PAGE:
Comforting and Being Comforted by Greg Albrecht

“Comfort, comfort my people, says your God” – Isaiah 40:1

These uplifting words, among the most studied and often quoted words of Isaiah, speak of a time of comfort after the nation of Judah would bring self-inflicted destruction on its own head.  Isaiah wrote at a time when corruption and injustice permeated the commercial, religious, and political culture – he prophesied that the end result of it all would turn the proud city of Jerusalem into a smoldering ruin, a heap of rubble.    

Comfort, comfort my people, says your God is an assuring message for all of us during any time of desolation, bondage and destruction.  God will not forget us.    

God always has and forever will be ready to rebuild the new from the old.  God is always there, restoring and reconciling the loss and pain of the ashes.  He resurrects the dead and breathes new life, the life of our risen Lord, giving eternal life rather than simply restoring the mortality and limited shelf life of our human experience. 

What God rebuilds is not a similar structure like the flawed and failed one, but something entirely new.  If our society addresses a human tragedy by rebuilding another human creation on top of one that was inadequate, we must be aware the new will inevitably meet the same end.    

During all the protests and demonstrations in this June of 2020 we have once again seen human frustration with the pain and heartache of injustice.  And, once again, we see hope for a better nation and world through the political process. Make no mistake – humans are capable of building a better world and learning from their mistakes, but we must never forget whatever we build will be intrinsically flawed.      

Sadly, many of our human efforts to redress injustices involve revenge, payback and reprisal.  Thus, the inevitable – the protests and demonstrations lead to violence – so that violence begets violence.  We are left with the bitter reality that human definitions of justice normally lead to more violence.  

Ezekiel, a prophet who followed Isaiah and actually lived in the captivity that Isaiah had earlier prophesied, spoke positively of those who “grieve and lament” (NIV) – who “sigh and cry” (KJV) the detestable things that happened in Jerusalem (Ezekiel 9:4).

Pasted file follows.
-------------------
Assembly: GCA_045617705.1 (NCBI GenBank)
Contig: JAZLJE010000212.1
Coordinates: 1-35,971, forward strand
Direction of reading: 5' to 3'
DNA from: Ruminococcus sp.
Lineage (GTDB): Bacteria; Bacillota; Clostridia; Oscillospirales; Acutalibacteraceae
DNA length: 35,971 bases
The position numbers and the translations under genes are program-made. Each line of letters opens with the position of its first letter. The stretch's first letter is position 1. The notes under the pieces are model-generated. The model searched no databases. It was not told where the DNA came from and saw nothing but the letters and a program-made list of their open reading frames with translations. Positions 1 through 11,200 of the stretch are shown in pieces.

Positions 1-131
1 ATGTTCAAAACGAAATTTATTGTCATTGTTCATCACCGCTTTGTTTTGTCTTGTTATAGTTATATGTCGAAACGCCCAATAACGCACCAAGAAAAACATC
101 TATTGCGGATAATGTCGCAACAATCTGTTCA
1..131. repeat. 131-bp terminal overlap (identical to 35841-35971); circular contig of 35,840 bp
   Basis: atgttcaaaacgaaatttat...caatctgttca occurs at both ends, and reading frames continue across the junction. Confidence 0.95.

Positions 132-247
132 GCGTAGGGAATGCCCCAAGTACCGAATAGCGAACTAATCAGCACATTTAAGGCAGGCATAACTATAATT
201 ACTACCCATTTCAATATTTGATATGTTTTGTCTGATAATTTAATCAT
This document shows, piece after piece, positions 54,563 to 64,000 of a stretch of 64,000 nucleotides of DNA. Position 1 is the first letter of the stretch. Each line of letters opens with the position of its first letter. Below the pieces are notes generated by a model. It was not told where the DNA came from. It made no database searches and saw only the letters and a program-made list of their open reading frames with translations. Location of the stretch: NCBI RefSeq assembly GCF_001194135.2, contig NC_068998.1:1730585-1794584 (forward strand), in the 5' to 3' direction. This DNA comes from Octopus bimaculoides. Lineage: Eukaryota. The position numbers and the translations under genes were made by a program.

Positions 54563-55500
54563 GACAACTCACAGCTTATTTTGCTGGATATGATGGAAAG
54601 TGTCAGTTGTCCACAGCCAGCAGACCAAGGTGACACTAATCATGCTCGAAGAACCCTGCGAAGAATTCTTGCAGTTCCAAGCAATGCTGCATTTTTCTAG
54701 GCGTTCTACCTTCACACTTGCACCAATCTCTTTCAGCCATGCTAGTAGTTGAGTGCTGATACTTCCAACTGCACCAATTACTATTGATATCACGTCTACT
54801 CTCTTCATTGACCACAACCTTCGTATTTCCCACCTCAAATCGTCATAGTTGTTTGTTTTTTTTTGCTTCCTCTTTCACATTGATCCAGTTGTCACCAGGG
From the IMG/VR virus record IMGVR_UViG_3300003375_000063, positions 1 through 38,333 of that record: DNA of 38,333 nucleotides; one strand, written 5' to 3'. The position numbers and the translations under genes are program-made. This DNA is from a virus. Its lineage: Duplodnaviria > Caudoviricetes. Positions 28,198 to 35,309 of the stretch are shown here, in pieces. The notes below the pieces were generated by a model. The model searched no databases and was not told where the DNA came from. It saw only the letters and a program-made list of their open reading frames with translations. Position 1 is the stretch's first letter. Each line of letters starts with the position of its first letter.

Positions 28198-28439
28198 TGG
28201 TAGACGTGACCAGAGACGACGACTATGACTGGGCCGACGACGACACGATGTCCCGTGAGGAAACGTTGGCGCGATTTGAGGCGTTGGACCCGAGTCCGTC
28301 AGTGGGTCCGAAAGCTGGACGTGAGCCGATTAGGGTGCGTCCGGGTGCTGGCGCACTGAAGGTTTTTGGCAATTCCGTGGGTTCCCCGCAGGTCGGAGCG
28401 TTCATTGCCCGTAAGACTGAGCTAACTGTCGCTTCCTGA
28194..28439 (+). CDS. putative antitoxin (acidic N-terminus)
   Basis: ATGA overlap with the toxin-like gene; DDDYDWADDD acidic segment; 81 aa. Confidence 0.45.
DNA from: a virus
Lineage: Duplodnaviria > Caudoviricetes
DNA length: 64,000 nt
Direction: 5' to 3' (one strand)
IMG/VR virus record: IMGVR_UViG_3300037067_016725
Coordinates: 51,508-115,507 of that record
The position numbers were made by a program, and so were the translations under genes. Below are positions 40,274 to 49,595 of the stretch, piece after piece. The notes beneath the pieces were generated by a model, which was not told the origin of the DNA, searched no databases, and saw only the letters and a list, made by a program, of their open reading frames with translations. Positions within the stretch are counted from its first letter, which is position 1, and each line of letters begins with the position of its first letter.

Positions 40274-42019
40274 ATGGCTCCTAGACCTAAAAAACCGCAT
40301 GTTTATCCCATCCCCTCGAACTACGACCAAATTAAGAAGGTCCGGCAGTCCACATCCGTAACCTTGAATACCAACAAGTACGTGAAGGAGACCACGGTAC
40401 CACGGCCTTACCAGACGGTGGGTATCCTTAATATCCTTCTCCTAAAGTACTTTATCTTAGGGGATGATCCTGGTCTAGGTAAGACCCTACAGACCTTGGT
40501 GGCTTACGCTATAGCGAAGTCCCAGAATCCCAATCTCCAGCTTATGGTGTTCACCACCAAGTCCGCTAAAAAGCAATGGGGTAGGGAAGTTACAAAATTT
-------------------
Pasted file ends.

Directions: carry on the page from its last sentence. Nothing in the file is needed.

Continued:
We often have little or no power to change the failures in our society and culture, but we will be, as Christ-followers, weary of the hate-filled scenes that endlessly play out in our world. The murder of George Floyd highlights systemic racism but it also illuminates ongoing corruption – the repression of impoverished “little people” who often have no voice. 

In that vein, the promise of Jesus was that those who mourn will be comforted (Matthew 5:4).  The statement is not so much a cause and effect promise, as in “only those who mourn will be comforted” as it is those who seek God’s comfort and live in it will mourn, as Jesus lives within them.  New life in Christ mourns the systemic failures of human attempts at justice and righteousness while at the same time being comforted, living in God’s peace and resting in Christ.

As Christ-followers we mourn this national tragedy in the summer of 2020.   We sigh and cry, we grieve and lament.  However, we focus on a heavenly city whose builder and maker is God, and thus our faith is that he will turn all our tragedies into joy and salvation. 

Emma Lazarus (1849-1884) was born in New York City of Portuguese Jewish descent, and was moved by the plight of recent immigrants and refugees arriving in her city and her nation.  In 1983, a year before she died, she wrote “The New Colossus” as a tribute to all that the Statue of Liberty (the “Mother of Exiles” in her words) stands for.  

The concluding words to her poem “The New Colossus” were later, in 1903, inscribed on a plaque and placed on an inner wall of the Statue of Liberty: “Give me, your tired, your poor, your huddled masses yearning to breathe free: the wretched refuse of your teeming shore; send these, the homeless, tempest-tossed to me.  I lift my lamp beside the golden door.”  

While I doubt that Lazarus intended a Christ-centered perspective of her words, as a Christ follower I believe Jesus, our Good Shepherd, is the door (John 10:9-16).   The door that will lead to the healing of our hearts and souls is not our government or our constitution. 

So many within Christendom get sidetracked into nationalism, and must be reminded that the door is Jesus.   A new government, new policies and new politicians may offer and provide temporary improvement, but the only ultimate and eternal solution is through the door of Jesus.     

Jesus is the Savior.  Jesus is the gateway, the doorway, the entry point – the path and the road toward life.  He leads us away from the darkness of hatred and racism into his glorious light in which we love all humanity, regardless of race, creed or color.  

Jesus alone can give eternal and forever relief to the enslaved, the impoverished, the diseased, the aliens and the refugees.  He alone can heal broken hearts.  He alone is the Light of the World (John 8:12). 

Political solutions are short lived and doomed to failure – they are intrinsically flawed.  Some political solutions are better than others, no doubt, but there is no human answer to the great problems and tragedies involved in all that it means to be human.  Let us focus on Jesus who is the real and eternal answer for all that causes us to mourn, sigh, cry, grieve and lament.

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